Squidoo allows you to take your blog and wrap it in what they call a “lens” — you can use RSS feeds from your blog or add your own text (or html) as well as hooks into various search engines and other web presences like Technorati, CafePress, Amazon…

I’ve created a couple of lenses — one for my T-shirts (the one above) and one below for helping get some traffic for the Moebius Adventures roleplaying games.

Check out my lens

There are thousands of folks using Squidoo and it comes highly recommended by the CafePress community, so check it out!

–Fitz

Zazzle vs. CafePress

Hi there!

Just yesterday I posted a blog entry about CafePress and promoting your business via that service (you can see the article here). While looking for other folks doing similar things, I came across Zazzle. It has a much nicer way to present your products to your user via their widget, like this:

You have many of the same options as with CafePress, but a nicer front end for your consumers.Something to consider!
–Fitz

CafePress for Advertising

Hey all…

I know most of you have been around the block a time or two with advertising, but I’m just now getting my feet wet with marketing and advertising for my other publishing effort for the Moebius Adventures Roleplaying Game.

A few months ago, I started trying my hand at designing funny or thought-provoking t-shirts and bumper stickers via CafePress. I’ve even sold one shirt to a complete stranger, so my shirts must not be too bad. But with the impending release of the first Moebius Adventures book, I thought I’d put some products out with the Moebius logo on them to try and share the “Moebius” love and get the word out a bit. (You can see my efforts here.)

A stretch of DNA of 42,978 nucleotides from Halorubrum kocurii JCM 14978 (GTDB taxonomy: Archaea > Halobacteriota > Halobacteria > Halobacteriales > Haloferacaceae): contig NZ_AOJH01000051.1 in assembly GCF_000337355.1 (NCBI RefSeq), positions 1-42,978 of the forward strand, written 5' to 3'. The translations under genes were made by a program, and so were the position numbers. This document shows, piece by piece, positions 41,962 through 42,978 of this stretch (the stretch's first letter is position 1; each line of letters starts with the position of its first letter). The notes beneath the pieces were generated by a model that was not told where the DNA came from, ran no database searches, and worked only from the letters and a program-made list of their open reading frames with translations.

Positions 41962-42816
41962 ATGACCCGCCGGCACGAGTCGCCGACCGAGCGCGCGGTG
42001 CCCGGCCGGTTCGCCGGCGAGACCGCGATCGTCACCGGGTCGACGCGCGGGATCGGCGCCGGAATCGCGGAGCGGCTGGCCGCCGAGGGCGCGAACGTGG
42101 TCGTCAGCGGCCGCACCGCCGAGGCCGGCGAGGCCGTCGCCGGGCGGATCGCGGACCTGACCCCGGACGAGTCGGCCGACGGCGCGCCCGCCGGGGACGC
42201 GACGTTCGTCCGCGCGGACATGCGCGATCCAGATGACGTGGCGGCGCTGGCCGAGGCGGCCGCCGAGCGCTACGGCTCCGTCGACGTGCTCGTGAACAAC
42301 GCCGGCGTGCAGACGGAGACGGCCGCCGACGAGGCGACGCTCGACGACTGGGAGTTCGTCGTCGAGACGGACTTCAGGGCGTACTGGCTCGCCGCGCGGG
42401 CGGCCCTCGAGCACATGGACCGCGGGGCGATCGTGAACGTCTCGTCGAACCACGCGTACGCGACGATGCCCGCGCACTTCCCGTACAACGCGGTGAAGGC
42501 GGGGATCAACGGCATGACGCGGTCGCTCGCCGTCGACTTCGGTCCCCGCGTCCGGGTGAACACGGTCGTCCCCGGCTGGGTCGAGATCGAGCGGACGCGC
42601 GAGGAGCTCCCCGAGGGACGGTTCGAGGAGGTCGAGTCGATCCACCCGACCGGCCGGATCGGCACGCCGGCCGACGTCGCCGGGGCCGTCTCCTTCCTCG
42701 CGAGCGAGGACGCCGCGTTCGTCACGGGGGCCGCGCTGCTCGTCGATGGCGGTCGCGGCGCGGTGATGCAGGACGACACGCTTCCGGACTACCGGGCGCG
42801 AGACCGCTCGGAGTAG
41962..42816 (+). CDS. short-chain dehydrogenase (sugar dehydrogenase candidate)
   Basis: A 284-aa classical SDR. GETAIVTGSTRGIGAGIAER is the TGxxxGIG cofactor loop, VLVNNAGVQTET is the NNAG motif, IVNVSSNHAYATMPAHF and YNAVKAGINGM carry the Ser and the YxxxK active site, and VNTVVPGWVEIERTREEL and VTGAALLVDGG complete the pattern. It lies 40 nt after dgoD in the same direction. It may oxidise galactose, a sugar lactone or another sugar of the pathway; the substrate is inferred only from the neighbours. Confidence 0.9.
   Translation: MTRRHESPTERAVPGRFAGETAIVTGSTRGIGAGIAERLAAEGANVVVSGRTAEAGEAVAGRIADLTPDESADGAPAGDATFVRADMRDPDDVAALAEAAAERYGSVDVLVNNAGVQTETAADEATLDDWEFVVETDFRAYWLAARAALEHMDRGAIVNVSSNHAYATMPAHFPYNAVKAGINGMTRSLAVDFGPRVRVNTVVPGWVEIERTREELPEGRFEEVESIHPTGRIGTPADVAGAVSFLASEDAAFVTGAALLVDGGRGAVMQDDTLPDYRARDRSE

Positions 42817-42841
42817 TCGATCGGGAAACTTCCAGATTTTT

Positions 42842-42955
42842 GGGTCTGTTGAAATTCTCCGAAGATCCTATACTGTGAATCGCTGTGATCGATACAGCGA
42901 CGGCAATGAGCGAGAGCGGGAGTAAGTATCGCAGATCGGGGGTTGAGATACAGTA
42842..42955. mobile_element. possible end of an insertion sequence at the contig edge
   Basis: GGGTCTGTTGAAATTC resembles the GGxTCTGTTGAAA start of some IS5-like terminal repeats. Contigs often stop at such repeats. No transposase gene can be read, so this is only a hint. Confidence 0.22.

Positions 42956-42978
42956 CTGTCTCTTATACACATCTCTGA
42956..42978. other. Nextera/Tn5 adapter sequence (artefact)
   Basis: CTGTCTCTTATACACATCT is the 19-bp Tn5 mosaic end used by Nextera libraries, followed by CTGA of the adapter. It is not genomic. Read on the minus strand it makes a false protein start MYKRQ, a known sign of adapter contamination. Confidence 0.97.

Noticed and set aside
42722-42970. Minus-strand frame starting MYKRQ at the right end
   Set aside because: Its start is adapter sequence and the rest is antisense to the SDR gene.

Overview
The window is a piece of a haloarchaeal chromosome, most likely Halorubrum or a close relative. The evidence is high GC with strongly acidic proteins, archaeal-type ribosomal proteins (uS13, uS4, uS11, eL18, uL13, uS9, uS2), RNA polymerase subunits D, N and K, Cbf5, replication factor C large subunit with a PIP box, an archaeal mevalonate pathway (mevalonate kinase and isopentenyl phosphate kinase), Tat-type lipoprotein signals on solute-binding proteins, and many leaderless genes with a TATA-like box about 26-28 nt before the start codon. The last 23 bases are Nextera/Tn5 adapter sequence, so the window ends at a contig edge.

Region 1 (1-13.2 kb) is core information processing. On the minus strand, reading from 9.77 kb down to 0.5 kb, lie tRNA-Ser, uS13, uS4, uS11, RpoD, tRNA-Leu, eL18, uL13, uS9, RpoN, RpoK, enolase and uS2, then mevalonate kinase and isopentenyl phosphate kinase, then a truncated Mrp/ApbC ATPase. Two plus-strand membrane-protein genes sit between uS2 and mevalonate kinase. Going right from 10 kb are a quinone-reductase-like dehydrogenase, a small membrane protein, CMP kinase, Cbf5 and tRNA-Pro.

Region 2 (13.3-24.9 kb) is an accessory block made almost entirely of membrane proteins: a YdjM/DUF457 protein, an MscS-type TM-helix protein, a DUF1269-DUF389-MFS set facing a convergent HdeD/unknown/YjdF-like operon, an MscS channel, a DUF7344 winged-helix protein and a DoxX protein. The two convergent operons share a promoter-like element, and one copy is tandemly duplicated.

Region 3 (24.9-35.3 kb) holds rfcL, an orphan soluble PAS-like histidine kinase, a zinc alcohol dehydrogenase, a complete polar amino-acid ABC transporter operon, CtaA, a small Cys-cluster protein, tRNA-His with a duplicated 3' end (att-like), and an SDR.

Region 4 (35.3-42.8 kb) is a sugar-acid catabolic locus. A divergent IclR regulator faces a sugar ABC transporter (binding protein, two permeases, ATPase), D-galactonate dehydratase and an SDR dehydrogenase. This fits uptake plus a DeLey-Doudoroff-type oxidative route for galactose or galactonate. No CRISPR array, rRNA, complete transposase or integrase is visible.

CafePress is great because they have a wide selection of available products. You upload your design, and within minutes you can have a plethora of products from t-shirts, bumper stickers, buttons, books, and so on. (Recently they added the ability to create signs for political awareness, among other things also — so they’re continually adding new products.)

If you want to design more than a very few products, you have to pay their fee for a store. But it’s minimal. (Less than $7 a month.) And to get the word out, it can be quite handy to stick on a shirt or a button or slap a bumper sticker on your car to get everyone to your site or your product line.

It’s obviously not for everyone. I’m not a graphic artist by any stretch of the imagination, but I can see my way to creating a few things here and there to help myself out.

So check them out. Depending on what you’re doing, it might get you a few more readers or sales!

Until next time…

–Fitz

Cool thought for advertising…

Have you seen this on the web?

http://www.airtightinteractive.com/projects/tiltviewer/app/

It’s a tiltable image viewer that populates itself with pictures from Flickr. I’m surprised nobody has reused this as a banner advertisement technique — roll the mouse cursor over it and it flips to show another banner ad from the same company or the back-side of the same banner ad, perhaps showing some text for what’s being advertised.

Anyway… It’s pretty cool!
–Fitz